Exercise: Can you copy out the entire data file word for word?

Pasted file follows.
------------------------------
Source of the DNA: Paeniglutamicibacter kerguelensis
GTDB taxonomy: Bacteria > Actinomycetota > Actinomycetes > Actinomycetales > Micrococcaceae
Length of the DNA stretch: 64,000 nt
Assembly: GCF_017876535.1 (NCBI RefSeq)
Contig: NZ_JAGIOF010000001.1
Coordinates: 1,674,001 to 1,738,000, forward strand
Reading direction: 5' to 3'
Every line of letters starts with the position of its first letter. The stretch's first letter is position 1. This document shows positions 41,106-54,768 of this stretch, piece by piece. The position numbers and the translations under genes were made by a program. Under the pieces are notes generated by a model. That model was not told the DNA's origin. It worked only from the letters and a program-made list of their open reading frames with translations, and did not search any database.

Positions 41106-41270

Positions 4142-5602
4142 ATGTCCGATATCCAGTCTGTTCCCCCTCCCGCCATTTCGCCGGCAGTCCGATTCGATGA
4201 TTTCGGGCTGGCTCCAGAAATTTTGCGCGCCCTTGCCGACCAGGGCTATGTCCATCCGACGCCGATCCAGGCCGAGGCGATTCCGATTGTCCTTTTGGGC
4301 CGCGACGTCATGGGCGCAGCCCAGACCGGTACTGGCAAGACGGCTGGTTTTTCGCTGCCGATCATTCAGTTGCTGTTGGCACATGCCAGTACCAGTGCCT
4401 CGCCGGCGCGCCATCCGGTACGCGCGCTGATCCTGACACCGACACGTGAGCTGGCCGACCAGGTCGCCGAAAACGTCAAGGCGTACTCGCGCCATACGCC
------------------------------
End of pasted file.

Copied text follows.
Source of the DNA: Paeniglutamicibacter kerguelensis
GTDB taxonomy: Bacteria > Actinomycetota > Actinomycetes > Actinomycetales > Micrococcaceae
Length of the DNA stretch: 64,000 nt
Assembly: GCF_017876535.1 (NCBI RefSeq)
Contig: NZ_JAGIOF010000001.1
Coordinates: 1,674,001 to 1,738,000, forward strand
Reading direction: 5' to 3'
Every line of letters starts with the position of its first letter. The stretch's first letter is position 1. This document shows positions 41,106-54,768 of this stretch, piece by piece. The position numbers and the translations under genes were made by a program. Under the pieces are notes generated by a model. That model was not told the DNA's origin. It worked only from the letters and a program-made list of their open reading frames with translations, and did not search any database.

Positions 41106-41270

Positions 4142-5602
4142 ATGTCCGATATCCAGTCTGTTCCCCCTCCCGCCATTTCGCCGGCAGTCCGATTCGATGA
4201 TTTCGGGCTGGCTCCAGAAATTTTGCGCGCCCTTGCCGACCAGGGCTATGTCCATCCGACGCCGATCCAGGCCGAGGCGATTCCGATTGTCCTTTTGGGC
4301 CGCGACGTCATGGGCGCAGCCCAGACCGGTACTGGCAAGACGGCTGGTTTTTCGCTGCCGATCATTCAGTTGCTGTTGGCACATGCCAGTACCAGTGCCT
4401 CGCCGGCGCGCCATCCGGTACGCGCGCTGATCCTGACACCGACACGTGAGCTGGCCGACCAGGTCGCCGAAAACGTCAAGGCGTACTCGCGCCATACGCC